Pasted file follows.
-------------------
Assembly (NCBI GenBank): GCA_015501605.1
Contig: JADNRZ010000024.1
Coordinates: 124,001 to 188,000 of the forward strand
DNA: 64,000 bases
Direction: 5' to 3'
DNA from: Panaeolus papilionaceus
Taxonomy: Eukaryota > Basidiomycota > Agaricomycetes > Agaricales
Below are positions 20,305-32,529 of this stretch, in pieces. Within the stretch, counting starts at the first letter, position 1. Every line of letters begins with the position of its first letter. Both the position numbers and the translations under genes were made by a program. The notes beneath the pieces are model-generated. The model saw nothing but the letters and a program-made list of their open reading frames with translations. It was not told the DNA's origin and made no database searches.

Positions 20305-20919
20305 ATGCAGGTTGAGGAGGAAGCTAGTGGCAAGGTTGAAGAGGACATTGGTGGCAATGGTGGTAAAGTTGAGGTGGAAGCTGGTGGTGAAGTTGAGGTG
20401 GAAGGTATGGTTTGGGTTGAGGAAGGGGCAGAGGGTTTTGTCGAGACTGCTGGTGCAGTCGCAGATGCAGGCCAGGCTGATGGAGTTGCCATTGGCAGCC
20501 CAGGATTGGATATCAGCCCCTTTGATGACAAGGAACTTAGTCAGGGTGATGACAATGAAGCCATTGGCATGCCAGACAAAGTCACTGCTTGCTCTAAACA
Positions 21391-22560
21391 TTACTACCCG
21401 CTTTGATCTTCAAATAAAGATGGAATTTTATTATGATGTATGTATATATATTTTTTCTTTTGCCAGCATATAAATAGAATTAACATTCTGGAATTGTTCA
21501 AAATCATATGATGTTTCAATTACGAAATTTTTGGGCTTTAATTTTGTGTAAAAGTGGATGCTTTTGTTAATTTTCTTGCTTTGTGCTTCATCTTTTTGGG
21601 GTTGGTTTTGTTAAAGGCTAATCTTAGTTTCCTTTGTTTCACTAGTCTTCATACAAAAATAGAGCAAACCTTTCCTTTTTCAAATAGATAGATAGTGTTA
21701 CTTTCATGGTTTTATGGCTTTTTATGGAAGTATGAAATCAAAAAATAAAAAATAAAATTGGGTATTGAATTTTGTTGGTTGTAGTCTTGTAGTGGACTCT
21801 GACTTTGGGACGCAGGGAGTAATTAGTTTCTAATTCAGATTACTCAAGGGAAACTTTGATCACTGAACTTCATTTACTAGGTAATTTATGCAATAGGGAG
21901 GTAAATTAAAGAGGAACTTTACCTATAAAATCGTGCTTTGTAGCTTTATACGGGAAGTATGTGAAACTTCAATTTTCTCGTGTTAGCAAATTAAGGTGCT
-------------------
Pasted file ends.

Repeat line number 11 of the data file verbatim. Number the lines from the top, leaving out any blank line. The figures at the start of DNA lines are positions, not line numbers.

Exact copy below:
20401 GAAGGTATGGTTTGGGTTGAGGAAGGGGCAGAGGGTTTTGTCGAGACTGCTGGTGCAGTCGCAGATGCAGGCCAGGCTGATGGAGTTGCCATTGGCAGCC